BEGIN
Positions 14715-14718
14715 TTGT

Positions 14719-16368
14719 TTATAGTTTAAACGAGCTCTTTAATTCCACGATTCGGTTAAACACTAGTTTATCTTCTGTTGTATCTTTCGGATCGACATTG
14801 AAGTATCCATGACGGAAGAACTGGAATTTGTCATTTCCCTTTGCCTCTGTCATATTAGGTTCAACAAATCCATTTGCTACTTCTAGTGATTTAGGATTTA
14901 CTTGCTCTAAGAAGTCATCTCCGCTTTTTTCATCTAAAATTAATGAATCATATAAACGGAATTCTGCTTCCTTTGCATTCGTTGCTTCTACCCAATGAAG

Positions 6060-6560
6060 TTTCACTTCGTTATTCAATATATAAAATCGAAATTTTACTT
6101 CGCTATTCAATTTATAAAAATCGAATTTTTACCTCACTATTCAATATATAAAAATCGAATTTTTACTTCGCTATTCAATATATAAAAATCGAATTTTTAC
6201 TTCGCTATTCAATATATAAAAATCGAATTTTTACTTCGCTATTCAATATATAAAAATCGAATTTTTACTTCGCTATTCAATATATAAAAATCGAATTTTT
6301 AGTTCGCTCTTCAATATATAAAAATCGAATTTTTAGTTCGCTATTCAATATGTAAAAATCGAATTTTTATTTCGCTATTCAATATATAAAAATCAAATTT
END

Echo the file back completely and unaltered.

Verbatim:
Positions 14715-14718
14715 TTGT

Positions 14719-16368
14719 TTATAGTTTAAACGAGCTCTTTAATTCCACGATTCGGTTAAACACTAGTTTATCTTCTGTTGTATCTTTCGGATCGACATTG
14801 AAGTATCCATGACGGAAGAACTGGAATTTGTCATTTCCCTTTGCCTCTGTCATATTAGGTTCAACAAATCCATTTGCTACTTCTAGTGATTTAGGATTTA
14901 CTTGCTCTAAGAAGTCATCTCCGCTTTTTTCATCTAAAATTAATGAATCATATAAACGGAATTCTGCTTCCTTTGCATTCGTTGCTTCTACCCAATGAAG

Positions 6060-6560
6060 TTTCACTTCGTTATTCAATATATAAAATCGAAATTTTACTT
6101 CGCTATTCAATTTATAAAAATCGAATTTTTACCTCACTATTCAATATATAAAAATCGAATTTTTACTTCGCTATTCAATATATAAAAATCGAATTTTTAC
6201 TTCGCTATTCAATATATAAAAATCGAATTTTTACTTCGCTATTCAATATATAAAAATCGAATTTTTACTTCGCTATTCAATATATAAAAATCGAATTTTT
6301 AGTTCGCTCTTCAATATATAAAAATCGAATTTTTAGTTCGCTATTCAATATGTAAAAATCGAATTTTTATTTCGCTATTCAATATATAAAAATCAAATTT